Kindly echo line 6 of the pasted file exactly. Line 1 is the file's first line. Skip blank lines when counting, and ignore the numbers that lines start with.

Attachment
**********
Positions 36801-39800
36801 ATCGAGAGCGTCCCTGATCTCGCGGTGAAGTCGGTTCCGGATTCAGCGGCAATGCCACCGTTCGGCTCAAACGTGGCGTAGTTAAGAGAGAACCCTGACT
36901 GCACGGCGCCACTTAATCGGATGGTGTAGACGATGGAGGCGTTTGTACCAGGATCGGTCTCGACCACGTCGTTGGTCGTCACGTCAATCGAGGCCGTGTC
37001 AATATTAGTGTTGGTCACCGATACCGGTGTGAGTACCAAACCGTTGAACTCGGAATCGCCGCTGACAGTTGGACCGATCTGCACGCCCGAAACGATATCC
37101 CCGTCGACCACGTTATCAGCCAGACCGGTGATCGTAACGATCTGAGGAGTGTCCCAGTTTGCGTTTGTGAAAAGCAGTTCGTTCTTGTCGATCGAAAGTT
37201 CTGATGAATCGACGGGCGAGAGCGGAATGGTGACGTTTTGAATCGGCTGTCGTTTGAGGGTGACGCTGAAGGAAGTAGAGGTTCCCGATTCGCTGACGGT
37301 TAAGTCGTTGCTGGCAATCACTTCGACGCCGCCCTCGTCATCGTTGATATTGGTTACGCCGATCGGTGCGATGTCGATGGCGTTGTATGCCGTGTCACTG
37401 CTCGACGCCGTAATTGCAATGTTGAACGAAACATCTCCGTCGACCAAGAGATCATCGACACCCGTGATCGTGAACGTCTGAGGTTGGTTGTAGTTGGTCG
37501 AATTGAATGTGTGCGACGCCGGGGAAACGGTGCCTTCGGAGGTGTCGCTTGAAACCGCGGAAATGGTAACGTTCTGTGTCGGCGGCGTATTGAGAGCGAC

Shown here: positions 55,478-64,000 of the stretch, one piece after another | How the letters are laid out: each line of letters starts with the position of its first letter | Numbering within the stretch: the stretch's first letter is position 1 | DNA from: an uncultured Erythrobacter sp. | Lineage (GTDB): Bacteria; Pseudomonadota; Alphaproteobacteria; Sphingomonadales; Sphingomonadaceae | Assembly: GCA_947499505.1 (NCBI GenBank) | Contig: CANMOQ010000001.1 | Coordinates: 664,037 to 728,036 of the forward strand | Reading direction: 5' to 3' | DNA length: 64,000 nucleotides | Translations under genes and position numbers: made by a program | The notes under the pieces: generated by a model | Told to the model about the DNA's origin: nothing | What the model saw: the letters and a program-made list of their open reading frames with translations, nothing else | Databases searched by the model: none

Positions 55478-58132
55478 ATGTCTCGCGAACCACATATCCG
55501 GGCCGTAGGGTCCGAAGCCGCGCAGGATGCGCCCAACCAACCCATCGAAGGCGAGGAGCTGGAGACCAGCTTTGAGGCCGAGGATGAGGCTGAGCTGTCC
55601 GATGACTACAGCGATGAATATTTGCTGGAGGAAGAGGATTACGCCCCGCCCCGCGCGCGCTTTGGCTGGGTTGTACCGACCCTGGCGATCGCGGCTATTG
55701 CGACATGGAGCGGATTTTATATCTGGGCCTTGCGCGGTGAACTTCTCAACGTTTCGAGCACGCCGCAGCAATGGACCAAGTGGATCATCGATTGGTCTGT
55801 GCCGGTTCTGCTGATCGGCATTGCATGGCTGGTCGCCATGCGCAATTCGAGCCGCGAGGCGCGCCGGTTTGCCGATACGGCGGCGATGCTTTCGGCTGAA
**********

37201 CTGATGAATCGACGGGCGAGAGCGGAATGGTGACGTTTTGAATCGGCTGTCGTTTGAGGGTGACGCTGAAGGAAGTAGAGGTTCCCGATTCGCTGACGGT